In early March, as the scope of the COVID-19 pandemic was coming into focus, cities around the world faced a new reality as sudden stay-at-home restrictions were rapidly implemented to contain the novel spread of the virus. For city leaders in the United States, these abrupt measures had widespread implications on their residents, shuttering businesses and putting millions out of work.
Cities struggled to identify the most secure way to get people the help they needed and fast, but the traditional fund collection and disbursement infrastructure was not equipped to quickly and securely reach people and businesses in need. Additionally, traditional financial assistance programs are usually administered by counties, states and the federal government, not cities, and those systems rely on cumbersome, check-based systems that are difficult to adjust in a crisis.
Given the health and public safety concerns associated with traditional assistance programs, city leaders were eager for an alternative solution to quickly raise and distribute funds.
Through City Possible, Mastercard works with cities across the globe to understand their pain points, identify challenges, and co-create solutions that advance inclusive and sustainable urban development. Since its inception, City Possible has facilitated a community for members to draw on the collective expertise and resources of all stakeholders in order to scale innovative solutions that address urban challenges. Never has this framework proven more essential than in the wake of this pandemic.
Mayor Eric Garcetti of the City of Los Angeles, a member of our City Possible tribe, was actively seeking a method to get aid to the large number of Los Angeles residents that were unbanked or living below the poverty line. We collaborated with our longtime partner Accelerator for America, the Mayors Fund of LA, and the City of Los Angeles to create the Angeleno Campaign, a financial assistance program aimed at providing direct relief for Angelenos in need.
Leveraging our donation solutions and disbursements technology, the Angeleno Campaign distributed approximately $25 million in assistance through nearly 27,000 cards and reached roughly 70,000 Los Angeles residents in just a few short months.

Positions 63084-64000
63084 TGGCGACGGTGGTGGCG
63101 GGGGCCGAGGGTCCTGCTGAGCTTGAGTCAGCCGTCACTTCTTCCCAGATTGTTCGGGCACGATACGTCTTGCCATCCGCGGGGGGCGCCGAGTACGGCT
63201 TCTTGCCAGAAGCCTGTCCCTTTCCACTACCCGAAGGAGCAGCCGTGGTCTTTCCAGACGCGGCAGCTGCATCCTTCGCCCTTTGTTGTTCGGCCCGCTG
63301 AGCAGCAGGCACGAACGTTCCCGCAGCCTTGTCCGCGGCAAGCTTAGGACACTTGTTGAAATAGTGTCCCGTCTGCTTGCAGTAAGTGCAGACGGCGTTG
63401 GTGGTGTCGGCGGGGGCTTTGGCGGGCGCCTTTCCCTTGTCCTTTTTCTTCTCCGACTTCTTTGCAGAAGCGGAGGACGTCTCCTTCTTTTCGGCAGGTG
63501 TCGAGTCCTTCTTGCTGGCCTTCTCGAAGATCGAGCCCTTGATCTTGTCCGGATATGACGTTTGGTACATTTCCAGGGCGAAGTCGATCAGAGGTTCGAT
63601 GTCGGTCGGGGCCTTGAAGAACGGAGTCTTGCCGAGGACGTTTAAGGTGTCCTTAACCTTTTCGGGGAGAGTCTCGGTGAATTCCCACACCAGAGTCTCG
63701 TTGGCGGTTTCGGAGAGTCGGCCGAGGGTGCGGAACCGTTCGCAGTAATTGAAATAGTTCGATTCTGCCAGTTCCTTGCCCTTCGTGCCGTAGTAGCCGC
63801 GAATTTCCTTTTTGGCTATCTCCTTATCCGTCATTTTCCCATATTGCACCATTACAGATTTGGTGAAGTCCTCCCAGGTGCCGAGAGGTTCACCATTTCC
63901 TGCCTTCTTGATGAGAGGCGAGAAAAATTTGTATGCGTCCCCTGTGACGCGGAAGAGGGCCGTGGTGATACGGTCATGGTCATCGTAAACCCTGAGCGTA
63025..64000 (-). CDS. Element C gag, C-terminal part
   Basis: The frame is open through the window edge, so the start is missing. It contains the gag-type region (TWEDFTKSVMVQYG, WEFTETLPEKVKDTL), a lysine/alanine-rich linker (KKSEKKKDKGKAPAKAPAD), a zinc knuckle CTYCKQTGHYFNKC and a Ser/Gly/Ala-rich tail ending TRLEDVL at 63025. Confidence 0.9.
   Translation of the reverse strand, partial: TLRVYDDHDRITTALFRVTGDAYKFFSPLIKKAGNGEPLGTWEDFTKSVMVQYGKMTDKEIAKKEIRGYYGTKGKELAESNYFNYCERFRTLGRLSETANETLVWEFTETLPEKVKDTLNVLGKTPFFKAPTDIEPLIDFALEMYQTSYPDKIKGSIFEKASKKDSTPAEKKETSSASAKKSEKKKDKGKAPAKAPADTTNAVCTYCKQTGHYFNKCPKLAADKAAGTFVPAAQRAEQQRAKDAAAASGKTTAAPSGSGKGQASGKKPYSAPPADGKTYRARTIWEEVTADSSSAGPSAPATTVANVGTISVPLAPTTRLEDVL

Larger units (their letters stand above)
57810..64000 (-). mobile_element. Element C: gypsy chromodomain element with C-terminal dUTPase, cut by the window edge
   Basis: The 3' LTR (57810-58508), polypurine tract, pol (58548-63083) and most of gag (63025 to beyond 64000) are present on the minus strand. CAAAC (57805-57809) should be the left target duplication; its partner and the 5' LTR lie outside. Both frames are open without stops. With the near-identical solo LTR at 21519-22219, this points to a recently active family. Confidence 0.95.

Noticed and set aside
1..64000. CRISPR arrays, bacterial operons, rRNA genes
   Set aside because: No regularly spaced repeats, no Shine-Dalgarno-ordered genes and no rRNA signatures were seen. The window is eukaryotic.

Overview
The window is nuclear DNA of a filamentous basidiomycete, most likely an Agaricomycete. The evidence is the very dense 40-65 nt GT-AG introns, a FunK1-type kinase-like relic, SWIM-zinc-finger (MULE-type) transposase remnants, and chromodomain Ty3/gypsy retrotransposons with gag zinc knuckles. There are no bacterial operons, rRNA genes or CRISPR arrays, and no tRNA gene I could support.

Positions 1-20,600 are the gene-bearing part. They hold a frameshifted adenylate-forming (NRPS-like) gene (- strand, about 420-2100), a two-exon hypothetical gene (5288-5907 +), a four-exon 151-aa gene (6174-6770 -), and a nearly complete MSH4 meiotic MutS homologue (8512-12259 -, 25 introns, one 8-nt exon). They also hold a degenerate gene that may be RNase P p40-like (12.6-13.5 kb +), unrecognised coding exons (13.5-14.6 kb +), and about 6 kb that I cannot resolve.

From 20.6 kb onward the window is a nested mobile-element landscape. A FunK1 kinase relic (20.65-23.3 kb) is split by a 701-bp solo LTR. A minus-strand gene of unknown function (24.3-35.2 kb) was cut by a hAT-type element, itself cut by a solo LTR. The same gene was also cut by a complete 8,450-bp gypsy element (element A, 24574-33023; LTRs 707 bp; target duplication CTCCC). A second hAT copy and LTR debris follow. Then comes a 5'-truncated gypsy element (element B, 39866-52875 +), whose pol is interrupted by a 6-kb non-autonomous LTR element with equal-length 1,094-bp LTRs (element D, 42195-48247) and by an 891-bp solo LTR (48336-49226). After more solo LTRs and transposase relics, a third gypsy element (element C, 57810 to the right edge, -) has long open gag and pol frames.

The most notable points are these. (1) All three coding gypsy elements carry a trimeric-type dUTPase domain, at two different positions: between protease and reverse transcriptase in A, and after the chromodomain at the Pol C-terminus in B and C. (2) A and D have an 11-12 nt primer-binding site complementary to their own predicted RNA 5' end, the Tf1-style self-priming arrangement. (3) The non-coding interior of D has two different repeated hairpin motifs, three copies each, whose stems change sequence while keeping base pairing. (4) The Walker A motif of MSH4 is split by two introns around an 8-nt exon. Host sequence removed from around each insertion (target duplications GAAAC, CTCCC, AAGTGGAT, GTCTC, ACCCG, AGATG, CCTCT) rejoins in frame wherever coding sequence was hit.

It is inspiring to see the profound impact that the program has had on the lives of its recipients. Many beneficiaries of the Angeleno Card said it was the difference between paying rent that month or purchasing food for their families. Maria, a single mother of four children who has worked in the cleaning industry for more than five years, said the Angeleno Card helped her avoid accumulating debt and enabled her to pay for her bills and rent.
Providing money in the form of no-fee debit cards proved to be a preferred alternative as the cards are more secure than cash, and unlike checks, they don’t require bank accounts or time for the money to clear. Unbanked individuals avoided predatory fees that can occur when trying to cash their checks outside a bank.
In the first week of the Angeleno Campaign, the campaign received applications from 133 different cities across the country, even though the program is open to only Los Angeles residents, further signaling that the demand for such a system traversed state lines. This kicked off an initiative to take this model to cities across the country.
Today, in partnership with Accelerator for America and funded by a $750,000 grant from Open Society Foundations, we announced the expansion of the model to help more communities stand up the infrastructure needed to successfully administer a large-scale financial assistance program. The 10 communities include: Atlanta, Ga., Chattanooga, Tenn., Dayton, Ohio, Birmingham, Ala., Oklahoma City, Okla., Salt Lake City, Utah, Louisville, Ky., Austin, Texas, and the states of Connecticut and Rhode Island.
The program allows states and cities to fundraise locally and through Accelerator for America as well as deliver the donations directly to families most in need via a prepaid card, ensuring the rapid deployment of aid and secure access for the unbanked.
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The initiative was kicked off during John Legend’s Father’s Day special broadcast Sunday nationally on ABC, which featured the Angeleno Card story and announced that the expansion of the program into 10 additional communities nationwide.
This expansion of the program builds on Mastercard’s work to mobilize our talent, insights, and technology to create solutions that serve communities that are often overlooked by traditional systems, including the unbanked and people of color.